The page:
I promised to tell you our travel bloopers, so here’s the first one.
After a five-hour, puddle-jumping adventure across half of Canada we arrived in Regina, Saskatchewan. I thought the hard part of the day was over. Hah.
Swiftly we disembarked from the plane and left the gate area, smug that we, the worldly, carry-on-only travelers, move easily through foreign ports. Expecting our rental car to be ready for us, we headed straight for the rental car desk.
We were beyond exhausted, but still capable of speech.
The crisp young man behind the desk said to my husband, “You’re a big man. You sure you don’t want to upgrade the car for $10.00?” To me he said, “I can add on car insurance, Mam.”
“Uh,” I said. Hadn’t we already arranged everything? These were formidable questions at this point in our journey, which had started at 3:30 am. “Our insurance is covered by our credit card.” I said, pulling the knowledge from some dusty corner of my mind. “But a bigger car?” I looked at PJ.
“Only ten dollars,” the young man said.
“That’s seventy,” said my husband.
But it’s a bigger car and it’s our vacation, so I said, “Okay, we’ll take the big one.”
Two minutes later we hustled out the front door of the airport into the blistering-dry, prairie heat with a shiny key for a Ford Edge in our hands. Excitement tingled in my veins as I spied the truck we were going to drive, big, shiny, and brand-spanking-new. After circling it like dogs trying to find a place to lie down, and of course making sure there was no damage, we looked at the key. We pushed every button until the doors unlocked. We had access.
Great, I thought. It’s only a four hour drive until I see my baby (who is all grown up, but you know what I mean).
We sat in the car and looked around. Then we looked at each other. It was pretty, but there was no hole for the key to fit into.
How could we start her? PJ inspects the dashboard, while I pulled out the manual and started reading. The document had been written for geniuses or idiots, I’m not sure which, because the key section talked about many different kinds of keys and we had only one.
I started with the first instruction. “Push the button on the key and another, smaller key will be released for you to use.” I told PJ this as I pushed every part of the blinking key. Believe me, nothing released.
He raised one brow.
The heat in the car rose. We couldn’t open the windows, because… we couldn’t start the car.
PJ resumed his search and rescue mission. I returned to my book. Next key instruction. “You can give your key verbal instructions.”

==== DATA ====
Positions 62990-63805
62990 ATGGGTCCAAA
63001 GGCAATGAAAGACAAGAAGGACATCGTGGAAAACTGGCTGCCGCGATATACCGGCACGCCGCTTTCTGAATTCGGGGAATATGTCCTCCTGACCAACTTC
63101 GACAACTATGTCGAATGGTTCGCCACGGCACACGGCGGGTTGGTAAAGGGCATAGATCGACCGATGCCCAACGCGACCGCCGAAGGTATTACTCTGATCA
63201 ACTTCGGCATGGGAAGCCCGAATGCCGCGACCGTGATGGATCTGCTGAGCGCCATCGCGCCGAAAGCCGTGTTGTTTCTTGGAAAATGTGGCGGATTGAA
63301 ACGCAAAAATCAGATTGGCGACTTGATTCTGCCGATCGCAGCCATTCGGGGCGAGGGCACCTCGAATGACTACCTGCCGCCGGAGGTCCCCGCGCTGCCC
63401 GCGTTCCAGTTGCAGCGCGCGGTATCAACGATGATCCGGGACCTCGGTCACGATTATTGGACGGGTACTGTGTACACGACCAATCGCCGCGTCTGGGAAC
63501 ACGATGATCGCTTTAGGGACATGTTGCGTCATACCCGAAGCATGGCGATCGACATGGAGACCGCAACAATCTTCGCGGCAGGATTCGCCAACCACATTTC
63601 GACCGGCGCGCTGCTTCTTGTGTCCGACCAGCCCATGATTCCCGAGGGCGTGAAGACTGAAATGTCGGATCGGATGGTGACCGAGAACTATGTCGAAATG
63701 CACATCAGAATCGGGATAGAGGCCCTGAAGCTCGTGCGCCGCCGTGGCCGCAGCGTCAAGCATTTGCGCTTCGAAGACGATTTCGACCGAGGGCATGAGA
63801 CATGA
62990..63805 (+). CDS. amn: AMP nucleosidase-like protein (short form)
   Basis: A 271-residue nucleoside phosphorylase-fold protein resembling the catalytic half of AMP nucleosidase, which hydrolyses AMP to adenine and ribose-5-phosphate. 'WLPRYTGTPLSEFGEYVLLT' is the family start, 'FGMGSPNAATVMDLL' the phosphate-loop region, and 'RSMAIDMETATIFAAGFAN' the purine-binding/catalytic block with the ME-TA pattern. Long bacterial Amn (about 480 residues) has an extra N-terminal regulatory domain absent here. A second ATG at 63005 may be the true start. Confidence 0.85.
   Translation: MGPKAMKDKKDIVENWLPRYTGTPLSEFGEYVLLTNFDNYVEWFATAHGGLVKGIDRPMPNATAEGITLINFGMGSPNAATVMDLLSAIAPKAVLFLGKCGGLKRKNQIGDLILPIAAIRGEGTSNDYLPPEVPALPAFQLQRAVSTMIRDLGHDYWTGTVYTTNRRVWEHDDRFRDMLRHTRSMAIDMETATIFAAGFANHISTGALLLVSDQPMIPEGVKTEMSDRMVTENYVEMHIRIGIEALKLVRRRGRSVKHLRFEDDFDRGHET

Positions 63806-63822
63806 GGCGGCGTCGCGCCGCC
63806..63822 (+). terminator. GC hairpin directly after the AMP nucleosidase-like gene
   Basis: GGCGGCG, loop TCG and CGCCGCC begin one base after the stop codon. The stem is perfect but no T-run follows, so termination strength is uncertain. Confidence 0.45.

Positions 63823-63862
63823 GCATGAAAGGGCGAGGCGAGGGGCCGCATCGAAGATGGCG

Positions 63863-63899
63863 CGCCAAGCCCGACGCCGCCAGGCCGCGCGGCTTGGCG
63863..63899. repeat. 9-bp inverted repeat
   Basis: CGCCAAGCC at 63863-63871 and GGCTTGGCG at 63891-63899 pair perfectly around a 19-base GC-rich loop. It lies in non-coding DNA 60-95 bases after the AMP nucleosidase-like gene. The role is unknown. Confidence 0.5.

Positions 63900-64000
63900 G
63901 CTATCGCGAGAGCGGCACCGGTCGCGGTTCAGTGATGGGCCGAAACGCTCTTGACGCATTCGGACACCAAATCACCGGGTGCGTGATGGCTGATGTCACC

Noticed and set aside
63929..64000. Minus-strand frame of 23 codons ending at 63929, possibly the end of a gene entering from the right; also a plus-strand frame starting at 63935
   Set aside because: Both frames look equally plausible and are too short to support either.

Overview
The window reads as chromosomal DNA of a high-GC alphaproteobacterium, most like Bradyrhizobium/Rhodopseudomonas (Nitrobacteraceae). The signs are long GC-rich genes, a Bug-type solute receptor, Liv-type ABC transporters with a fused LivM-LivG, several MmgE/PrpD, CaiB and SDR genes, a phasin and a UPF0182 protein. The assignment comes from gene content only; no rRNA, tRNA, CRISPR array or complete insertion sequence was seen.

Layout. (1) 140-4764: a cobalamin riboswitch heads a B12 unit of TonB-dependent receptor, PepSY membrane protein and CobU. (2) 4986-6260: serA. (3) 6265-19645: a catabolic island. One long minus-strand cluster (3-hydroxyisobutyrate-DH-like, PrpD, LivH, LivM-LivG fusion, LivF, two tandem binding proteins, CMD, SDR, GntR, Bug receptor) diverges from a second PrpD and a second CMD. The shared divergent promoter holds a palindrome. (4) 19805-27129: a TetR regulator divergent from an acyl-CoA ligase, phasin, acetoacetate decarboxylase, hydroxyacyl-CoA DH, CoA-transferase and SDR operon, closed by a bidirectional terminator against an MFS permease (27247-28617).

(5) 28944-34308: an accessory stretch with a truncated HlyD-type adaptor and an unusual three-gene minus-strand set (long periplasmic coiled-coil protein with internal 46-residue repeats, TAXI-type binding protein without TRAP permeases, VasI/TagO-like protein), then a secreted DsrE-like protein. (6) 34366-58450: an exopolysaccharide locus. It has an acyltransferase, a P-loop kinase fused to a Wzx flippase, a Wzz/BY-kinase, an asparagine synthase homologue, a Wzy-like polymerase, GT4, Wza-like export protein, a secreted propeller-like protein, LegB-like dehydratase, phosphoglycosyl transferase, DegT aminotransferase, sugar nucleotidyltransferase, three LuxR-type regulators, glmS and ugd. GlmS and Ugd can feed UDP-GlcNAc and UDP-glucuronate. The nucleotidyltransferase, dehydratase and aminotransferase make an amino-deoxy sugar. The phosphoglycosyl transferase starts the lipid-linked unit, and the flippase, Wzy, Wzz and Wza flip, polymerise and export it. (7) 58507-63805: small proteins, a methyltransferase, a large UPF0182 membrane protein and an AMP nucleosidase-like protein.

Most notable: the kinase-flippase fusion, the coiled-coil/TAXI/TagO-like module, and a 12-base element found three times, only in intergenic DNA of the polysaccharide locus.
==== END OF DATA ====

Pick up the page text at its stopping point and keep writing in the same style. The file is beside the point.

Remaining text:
As I wiped sweat from my brow, I told PJ to talk to it. He talked, but not to the key, and the temperature in the small space increased.
PJ looked under the console. I found the next instruction and read it to him. “If the key is in the car, you can push the button to start it.”
He grunted and pushed the button beside the steering wheel. The car started.
Whew, step one. Now we needed to find the air-conditioning. The temp, well over a hundred turned the inside of the vehicle into a sauna. We were both sweating from head to toe and were cross-eyed from the confusion.
PJ, never a quitter, started playing with dials. I went back to the book. The fans started up and blew hot air all around us. Prairie sunlight streamed through the windows. I wondered at what temperature human flesh baked.
“That’s it,” Piet said, pushing the ignition button again. The engine stopped. He didn’t need to say more. I jumped out of the car.
We returned to the crisp, young man and explained that we couldn’t figure out the big car. We said we were too old.
Warily he nodded. We couldn’t have looked too good, because he took a step back and blinked. He blinked a lot. “I understand,” he said. “It’s not for everyone.” Scooping up the key to the compact car from a drawer, he said, “Try this one.”
The patronizing tone of his voice grated on my nerves, urging me to give him a piece of my mind. A big piece. I’d start with my incisive review of the car manual. But I bit my lower lip and settled for, “You better make sure that we are charged the lower rate.”
I didn’t dare look at PJ. I could feel steam rising from his body.
We left the airport with a good, old-fashioned key and an economical compact car to start the next leg of our adventure.
I felt less the worldy-traveler and more the technologically challenged old lady in a strange land.
As soon as the air-conditioning kicked in, we started laughing.